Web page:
Dewey Gorman, a 59-year-old banker who has struggled with opioid addiction, had just gotten out of the hospital in this tiny central Appalachian city when he heard the word from Washington: His fellow Kentuckian, Sen. Mitch McConnell, had delayed a vote to repeal the Affordable Care Act. He felt torn about that.
“It’s broken. It’s broken very badly,” Gorman said of former President Barack Obama’s signature health care law. “But if they want to take away insurance from 22 million people – a lot of them would come from these mountains. That would be devastating to our area.”
Perhaps nowhere has health care law had as powerful an effect as in Kentucky, where nearly 1 in 3 people now receive coverage through Medicaid, expanded under the legislation. Perhaps no region in Kentucky has benefited as much as Appalachia, the impoverished eastern part of the state, where in some counties more than 60 percent of people are covered by Medicaid.
And in few places are the political complexities of health care more glaring than in this poor state with crushing medical needs, substantially alleviated by the Affordable Care Act, but where Republican opposition to the law remains almost an article of faith. While some Senate moderates say the Republican bill is too harsh, Sen. Rand Paul, Kentucky’s other Republican senator, is among Senate Republicans who say they are opposed to the current bill for a different reason: They believe it does not go far enough to reduce costs.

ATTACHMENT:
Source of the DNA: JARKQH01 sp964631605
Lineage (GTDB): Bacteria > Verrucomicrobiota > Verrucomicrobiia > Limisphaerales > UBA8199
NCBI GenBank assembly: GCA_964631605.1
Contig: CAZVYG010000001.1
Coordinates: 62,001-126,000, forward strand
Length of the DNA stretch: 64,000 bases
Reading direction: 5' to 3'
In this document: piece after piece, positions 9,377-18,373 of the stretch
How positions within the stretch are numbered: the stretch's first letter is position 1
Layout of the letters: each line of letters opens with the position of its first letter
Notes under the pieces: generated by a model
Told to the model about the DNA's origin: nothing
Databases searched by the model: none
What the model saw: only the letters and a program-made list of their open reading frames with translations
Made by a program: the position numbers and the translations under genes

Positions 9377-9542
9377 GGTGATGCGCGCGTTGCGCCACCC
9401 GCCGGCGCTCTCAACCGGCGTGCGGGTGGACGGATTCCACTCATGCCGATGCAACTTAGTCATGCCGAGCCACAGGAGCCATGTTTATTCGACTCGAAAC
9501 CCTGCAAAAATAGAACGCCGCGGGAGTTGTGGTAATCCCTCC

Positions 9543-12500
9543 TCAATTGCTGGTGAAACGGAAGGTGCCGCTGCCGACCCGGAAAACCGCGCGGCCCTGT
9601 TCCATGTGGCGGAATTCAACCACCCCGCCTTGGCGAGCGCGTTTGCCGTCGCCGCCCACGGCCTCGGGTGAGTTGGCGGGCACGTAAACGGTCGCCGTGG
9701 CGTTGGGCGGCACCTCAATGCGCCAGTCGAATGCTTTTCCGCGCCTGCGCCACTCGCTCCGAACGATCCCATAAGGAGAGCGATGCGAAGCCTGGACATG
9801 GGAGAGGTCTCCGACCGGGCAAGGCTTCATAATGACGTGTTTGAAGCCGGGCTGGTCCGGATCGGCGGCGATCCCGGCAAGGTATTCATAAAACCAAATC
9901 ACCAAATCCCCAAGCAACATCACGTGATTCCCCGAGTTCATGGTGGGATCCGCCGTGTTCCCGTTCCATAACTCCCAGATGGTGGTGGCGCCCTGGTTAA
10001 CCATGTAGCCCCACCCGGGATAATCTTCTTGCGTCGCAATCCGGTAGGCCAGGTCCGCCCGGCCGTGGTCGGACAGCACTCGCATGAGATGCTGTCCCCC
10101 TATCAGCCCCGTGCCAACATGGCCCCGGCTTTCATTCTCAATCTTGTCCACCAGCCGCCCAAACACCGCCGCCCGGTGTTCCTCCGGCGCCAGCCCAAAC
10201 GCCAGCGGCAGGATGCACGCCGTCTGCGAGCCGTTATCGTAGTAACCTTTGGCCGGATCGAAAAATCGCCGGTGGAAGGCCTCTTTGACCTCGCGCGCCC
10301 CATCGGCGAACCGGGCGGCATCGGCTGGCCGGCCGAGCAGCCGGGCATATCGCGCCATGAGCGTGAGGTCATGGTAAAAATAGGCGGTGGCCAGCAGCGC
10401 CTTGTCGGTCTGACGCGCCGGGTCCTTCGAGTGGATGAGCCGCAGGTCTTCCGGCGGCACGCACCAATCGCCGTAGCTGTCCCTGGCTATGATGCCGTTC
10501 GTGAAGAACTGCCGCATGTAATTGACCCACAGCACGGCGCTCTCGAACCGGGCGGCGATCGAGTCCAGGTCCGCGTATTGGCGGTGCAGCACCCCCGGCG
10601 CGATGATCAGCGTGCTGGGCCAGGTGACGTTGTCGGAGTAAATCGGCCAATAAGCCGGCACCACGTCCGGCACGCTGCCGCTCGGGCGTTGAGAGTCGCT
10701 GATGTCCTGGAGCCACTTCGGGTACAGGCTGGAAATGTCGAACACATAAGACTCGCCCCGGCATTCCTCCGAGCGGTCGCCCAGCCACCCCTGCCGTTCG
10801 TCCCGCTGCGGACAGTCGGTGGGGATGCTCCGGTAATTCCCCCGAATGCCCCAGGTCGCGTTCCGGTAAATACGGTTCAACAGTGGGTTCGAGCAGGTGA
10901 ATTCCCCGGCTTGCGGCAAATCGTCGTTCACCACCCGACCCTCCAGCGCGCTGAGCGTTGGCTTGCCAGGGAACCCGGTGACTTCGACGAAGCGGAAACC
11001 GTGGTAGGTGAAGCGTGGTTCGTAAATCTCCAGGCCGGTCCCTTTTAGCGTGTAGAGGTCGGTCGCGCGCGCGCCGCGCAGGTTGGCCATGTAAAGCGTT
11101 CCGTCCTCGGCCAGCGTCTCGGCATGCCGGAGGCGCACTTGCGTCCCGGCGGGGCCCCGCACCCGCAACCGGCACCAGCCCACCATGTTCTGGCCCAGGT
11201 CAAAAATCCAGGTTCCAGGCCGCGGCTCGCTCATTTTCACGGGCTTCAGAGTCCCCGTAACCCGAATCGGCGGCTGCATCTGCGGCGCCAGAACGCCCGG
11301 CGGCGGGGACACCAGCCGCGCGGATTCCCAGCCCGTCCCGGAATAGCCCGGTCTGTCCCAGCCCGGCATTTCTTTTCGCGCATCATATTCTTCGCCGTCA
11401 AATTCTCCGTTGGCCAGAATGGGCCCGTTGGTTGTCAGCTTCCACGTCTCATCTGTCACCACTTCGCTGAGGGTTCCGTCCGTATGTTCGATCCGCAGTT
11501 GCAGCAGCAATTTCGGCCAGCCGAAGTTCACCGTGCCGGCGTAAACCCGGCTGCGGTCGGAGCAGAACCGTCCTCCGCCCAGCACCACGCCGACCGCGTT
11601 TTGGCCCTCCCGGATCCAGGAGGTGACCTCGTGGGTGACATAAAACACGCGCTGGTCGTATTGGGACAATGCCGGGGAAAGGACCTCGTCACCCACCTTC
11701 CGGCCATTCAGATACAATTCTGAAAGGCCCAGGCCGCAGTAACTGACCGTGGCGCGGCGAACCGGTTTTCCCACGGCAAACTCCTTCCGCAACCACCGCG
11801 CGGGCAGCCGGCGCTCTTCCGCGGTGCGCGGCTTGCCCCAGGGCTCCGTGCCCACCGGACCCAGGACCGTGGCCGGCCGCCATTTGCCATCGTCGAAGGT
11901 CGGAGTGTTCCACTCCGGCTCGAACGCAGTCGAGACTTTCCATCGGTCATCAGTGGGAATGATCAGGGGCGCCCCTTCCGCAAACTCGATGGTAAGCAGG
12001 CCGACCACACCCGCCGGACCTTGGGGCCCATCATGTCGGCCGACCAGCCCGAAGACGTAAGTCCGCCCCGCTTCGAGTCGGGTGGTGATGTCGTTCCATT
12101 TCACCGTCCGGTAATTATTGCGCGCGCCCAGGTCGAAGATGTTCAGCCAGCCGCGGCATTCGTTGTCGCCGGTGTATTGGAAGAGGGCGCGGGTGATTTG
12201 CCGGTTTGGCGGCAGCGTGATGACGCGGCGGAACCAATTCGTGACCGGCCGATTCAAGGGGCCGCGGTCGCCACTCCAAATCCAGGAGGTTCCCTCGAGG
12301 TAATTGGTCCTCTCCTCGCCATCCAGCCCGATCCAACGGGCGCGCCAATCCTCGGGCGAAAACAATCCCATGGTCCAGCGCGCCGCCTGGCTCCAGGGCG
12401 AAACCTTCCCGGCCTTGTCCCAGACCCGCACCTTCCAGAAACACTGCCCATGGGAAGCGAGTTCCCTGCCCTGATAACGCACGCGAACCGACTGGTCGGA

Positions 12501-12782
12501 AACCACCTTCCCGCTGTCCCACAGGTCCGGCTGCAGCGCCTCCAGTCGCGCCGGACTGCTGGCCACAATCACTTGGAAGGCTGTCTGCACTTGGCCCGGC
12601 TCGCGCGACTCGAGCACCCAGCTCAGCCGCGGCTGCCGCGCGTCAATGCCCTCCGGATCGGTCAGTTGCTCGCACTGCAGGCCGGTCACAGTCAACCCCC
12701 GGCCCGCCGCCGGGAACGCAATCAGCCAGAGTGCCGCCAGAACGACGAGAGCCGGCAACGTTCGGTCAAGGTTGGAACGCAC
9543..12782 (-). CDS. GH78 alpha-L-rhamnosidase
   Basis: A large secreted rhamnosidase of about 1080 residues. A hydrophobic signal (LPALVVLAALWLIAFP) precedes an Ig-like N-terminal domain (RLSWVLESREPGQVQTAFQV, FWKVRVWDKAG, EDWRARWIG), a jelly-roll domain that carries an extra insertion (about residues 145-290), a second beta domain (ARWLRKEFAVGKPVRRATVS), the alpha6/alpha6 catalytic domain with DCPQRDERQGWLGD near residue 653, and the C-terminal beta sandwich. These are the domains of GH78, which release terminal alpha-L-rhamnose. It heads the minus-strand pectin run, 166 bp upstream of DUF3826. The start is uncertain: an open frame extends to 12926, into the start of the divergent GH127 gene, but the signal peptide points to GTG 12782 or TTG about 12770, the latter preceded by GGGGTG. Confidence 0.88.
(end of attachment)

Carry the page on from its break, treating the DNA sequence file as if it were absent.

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McConnell, who was re-elected handily in 2014, seems committed to his party’s pledge to repeal the Affordable Care Act even if it might hurt some constituents back home. A study last year by the Kaiser Family Foundation found that the percentage of uninsured in Kentucky dropped from 18.8 percent in 2013, the year the health law was put in place, to 6.8 percent – one of the sharpest reductions in the country.
Here in Whitesburg, a city of roughly 2,000 people at the base of Pine Mountain, Gorman’s sentiment seems to be the prevailing one. In nearly two dozen interviews with health care workers and patients, at the hospital and at a nonprofit clinic run by the Mountain Comprehensive Health Corp., Kentuckians sounded both fearful and flummoxed by the health care drama on Capitol Hill.
“It makes me very nervous,” said Brittany Hunsaker, 29, a clinic social worker who counsels pregnant women addicted to opioids. “Some of the most vulnerable people that we serve, we may not be seeing any more.”
Several clear themes emerged. Most people said they want everyone covered, and were appalled, as was Gorman, when they learned the Congressional Budget Office had estimated the Republican plan would leave 22 million more people uninsured over a 10-year period. They are happy that lawmakers are trying to fix Obama’s health law – rising premiums are a worry for many – but fear that Republicans, in their haste, will make a bad situation worse.